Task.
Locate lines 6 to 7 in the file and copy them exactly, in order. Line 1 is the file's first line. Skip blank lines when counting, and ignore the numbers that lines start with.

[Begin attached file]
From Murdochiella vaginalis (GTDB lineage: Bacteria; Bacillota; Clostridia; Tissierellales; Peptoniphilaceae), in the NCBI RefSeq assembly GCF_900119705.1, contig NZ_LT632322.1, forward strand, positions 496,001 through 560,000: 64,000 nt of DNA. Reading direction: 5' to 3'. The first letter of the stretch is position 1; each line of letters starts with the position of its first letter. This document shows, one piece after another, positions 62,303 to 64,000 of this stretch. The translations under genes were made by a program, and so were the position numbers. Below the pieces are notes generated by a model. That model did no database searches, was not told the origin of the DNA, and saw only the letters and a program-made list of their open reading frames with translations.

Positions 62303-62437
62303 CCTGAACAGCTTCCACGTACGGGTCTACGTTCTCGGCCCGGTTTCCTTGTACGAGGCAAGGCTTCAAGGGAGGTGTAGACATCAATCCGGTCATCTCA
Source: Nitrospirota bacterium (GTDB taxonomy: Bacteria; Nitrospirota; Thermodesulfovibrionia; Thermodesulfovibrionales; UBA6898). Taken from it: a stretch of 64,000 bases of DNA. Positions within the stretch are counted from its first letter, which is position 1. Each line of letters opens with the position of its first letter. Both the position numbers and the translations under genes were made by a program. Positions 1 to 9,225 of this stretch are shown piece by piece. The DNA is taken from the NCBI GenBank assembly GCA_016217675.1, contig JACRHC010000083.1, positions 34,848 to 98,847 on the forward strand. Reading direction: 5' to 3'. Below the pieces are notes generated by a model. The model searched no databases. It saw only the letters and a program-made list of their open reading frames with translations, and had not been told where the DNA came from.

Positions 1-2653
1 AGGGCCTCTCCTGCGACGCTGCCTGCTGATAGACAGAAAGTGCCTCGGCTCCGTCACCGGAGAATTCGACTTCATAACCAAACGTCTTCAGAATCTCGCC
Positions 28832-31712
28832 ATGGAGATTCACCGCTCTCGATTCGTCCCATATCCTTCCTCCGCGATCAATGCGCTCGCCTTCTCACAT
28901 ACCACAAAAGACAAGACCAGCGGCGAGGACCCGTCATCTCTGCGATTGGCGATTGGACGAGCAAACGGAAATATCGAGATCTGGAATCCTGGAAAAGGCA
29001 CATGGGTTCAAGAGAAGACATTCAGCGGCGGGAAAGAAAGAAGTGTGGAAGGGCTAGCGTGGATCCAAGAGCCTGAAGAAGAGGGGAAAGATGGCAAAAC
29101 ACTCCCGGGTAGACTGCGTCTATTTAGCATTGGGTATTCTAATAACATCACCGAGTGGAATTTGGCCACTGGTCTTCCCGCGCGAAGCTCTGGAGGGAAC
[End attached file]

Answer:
1 AGGGCCTCTCCTGCGACGCTGCCTGCTGATAGACAGAAAGTGCCTCGGCTCCGTCACCGGAGAATTCGACTTCATAACCAAACGTCTTCAGAATCTCGCC
Positions 28832-31712